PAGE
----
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povster

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Reply with quote  #16 
You are studying with Imrat Khan? Fantastic!!! Such a legacy.

As I had posted in another thread, I converted my Hiren #1 to ghandar pancham, but left the pancham bass on to just supply a little below-joditar resolution on sa. But easy even to slip it under the hooks. And yes, since I play rudra vin as my main instrument now, the satisfaction of really deep pancham/kharaj exposition is always there. For me, playing a khraj/pancham sitar would just be a lesser version of the rudra vin.

But hearing that ghandar chikari, and being able to utilize it forward and back, makes a tremendous difference in the feel and in the "playfulness" I cannot really do on the vin and dhrupad.

So now I am playing sitar maybe 30-60 minutes a day (much more than I had been) out of simple joy at being playful.

Note - when I say playful I do not mean disrespectful. I mean less contained, more expansive than is typical with the rudra vin.

And my god! If Imrat Khan is your teacher? I would say talk to him about the surbahar and if he approvesd, get one as soon as you can afford it.

You never know. Surbahar may end up being your true calling. I though nothing could top sitar until the rudra vin got under my skin. The same may be for you.

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...Michael
Dasani - the official bottled water of ICM
Panini - the official bread of ICM
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nicneufeld

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Reply with quote  #17 
I understand on the vin, I haven't listened to terribly too much dhrupad, but one word I'd never use to describe it is playful! One thing I wonder...on GP, what do you do with the ga string on ga-less raags, say, Durga? Drop to Re, or up to Ma? I really do love the extra dimension it adds...basically the built-in tanpura, was how Ustadji described it.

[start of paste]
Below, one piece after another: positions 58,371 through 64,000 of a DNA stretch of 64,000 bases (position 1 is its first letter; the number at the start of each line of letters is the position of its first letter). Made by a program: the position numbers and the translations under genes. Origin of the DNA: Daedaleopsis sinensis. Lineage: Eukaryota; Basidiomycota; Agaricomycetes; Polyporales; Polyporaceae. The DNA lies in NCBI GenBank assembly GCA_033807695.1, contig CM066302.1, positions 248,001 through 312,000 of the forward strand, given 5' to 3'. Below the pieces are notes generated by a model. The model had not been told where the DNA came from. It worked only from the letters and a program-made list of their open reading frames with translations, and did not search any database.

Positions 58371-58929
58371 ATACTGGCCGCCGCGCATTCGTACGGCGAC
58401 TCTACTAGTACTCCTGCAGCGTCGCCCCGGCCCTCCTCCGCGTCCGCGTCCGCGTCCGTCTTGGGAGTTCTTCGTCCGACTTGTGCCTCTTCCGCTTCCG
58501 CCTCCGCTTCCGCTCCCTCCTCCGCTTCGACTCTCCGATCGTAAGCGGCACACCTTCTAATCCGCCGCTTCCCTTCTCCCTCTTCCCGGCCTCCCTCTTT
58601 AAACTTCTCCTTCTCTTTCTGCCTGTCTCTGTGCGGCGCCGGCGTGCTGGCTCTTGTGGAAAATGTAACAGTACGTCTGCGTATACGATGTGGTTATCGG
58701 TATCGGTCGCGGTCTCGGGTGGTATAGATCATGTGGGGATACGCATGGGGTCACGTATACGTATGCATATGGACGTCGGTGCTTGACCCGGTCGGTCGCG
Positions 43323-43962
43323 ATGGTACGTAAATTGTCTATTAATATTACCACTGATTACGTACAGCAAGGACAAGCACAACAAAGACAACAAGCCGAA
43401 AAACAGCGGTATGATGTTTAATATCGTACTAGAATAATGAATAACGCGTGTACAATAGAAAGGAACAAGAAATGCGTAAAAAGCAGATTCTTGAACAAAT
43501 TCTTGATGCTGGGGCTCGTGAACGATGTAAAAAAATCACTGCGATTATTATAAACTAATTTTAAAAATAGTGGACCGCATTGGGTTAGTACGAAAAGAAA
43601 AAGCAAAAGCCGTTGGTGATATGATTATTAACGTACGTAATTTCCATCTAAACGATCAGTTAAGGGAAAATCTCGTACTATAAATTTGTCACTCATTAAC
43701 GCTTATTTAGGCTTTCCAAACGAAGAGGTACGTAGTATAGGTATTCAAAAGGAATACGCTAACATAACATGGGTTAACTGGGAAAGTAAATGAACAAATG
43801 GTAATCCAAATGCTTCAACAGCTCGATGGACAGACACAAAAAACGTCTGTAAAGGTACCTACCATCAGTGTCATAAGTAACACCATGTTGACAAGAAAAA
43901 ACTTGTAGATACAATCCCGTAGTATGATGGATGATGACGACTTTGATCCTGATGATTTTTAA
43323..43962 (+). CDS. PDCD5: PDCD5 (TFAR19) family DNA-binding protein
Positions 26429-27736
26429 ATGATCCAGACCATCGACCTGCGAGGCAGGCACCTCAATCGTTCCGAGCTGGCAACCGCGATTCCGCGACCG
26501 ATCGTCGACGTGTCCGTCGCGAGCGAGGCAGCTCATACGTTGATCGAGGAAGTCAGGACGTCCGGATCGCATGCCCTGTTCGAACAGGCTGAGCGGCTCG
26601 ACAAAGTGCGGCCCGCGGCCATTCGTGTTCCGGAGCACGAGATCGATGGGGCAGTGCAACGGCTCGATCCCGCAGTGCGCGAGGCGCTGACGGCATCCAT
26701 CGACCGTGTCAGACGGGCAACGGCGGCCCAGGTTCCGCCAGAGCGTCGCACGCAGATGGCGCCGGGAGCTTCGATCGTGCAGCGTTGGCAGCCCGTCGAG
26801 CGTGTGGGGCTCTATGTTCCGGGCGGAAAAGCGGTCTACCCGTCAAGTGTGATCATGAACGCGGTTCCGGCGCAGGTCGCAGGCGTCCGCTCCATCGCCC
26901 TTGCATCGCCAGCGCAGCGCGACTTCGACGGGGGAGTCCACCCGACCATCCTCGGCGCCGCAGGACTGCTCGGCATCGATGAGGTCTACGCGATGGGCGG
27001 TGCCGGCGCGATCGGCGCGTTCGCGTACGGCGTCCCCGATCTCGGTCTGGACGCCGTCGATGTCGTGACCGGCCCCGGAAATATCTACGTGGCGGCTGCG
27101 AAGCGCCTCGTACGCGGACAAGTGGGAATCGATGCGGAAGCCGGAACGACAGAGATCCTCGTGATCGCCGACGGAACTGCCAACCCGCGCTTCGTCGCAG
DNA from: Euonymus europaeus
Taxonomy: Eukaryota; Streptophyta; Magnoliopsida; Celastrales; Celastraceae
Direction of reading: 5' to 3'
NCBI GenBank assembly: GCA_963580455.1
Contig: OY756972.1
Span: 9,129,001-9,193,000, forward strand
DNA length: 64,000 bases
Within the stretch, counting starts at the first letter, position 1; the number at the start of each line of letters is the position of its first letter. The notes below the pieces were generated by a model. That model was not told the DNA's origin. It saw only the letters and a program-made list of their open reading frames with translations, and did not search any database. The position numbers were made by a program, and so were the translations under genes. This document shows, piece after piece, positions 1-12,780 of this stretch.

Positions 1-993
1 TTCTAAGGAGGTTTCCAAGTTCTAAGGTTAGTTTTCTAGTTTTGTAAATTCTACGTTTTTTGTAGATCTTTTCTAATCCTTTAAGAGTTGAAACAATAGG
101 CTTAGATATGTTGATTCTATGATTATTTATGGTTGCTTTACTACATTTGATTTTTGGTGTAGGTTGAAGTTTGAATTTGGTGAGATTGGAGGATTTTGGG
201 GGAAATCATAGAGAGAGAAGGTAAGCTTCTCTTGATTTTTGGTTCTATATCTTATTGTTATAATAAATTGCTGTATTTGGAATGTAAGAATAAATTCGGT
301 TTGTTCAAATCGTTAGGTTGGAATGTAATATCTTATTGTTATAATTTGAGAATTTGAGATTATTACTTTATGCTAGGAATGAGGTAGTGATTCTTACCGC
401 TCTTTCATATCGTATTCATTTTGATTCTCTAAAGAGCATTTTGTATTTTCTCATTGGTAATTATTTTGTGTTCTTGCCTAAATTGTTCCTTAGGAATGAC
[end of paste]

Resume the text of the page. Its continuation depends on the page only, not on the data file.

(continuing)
And yes, as soon as I can afford it, which is a very, very open question the answer to which does not seem forthcoming, I intend to seek out a surbahar. I was exposed to Ustad Imrat Khan and surbahar at the same time, so to me, there is no better possible teacher of that instrument. But I'll have to really develop basic sitar technique first. Back to the basics...basically simple da-ra strokes up and down the scale. Here I was on my own -attempting- to do elaborate long range meends and all sorts of other stuff I've heard on records, and my learning just got rebooted back to simple ascent and descent, but that's the key...I didn't have a teacher when I learned the basics, so I have to relearn them now before I go on to try other stuff. Get the foundation right, etc.
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cwroyds

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Reply with quote  #18 
At least you have not been playing long enough for your bad habits to have really solidified.
Now you can focus on correct technique.
It is all good.

I was wondering how your studio/portable sitar held up in your lesson, acoustically.
Is it loud enough without amplification to be OK for lessons?
It would be interesting to know how it faired face to face with a really good traditional sitar in terms of volume.
I really want a travel sitar, but I want to get one that sounds good without amplification.
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nicneufeld

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Reply with quote  #19 
It's loud...plenty loud. Nothing at all like the comparison one might make (and I had expected) of a semi-hollow guitar like an ES-335 to an acoustic guitar, where the semi-hollow is plinky and quiet in comparison. This particular one projects a lot more than I expected. Lars had mentioned that this one in particular had a bit more sound and volume, I think, than the other studio I had previously been ogling, that was bought out from under me (Bashir studio in ebony or rosewood trim...ahh, she was a beauty!).

My recent lesson was over an internet video chat session, and it did fine, and the last time in person it was fine as well. Of course, it sounded pretty amazing when he played it!
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willow

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Reply with quote  #20 
Hi Nic
don't know if you've seen this but came across it today whilst browsing and thought you might like

I know the basics of playing are very important but don't stop tinkering too!
Best wishes
Willow
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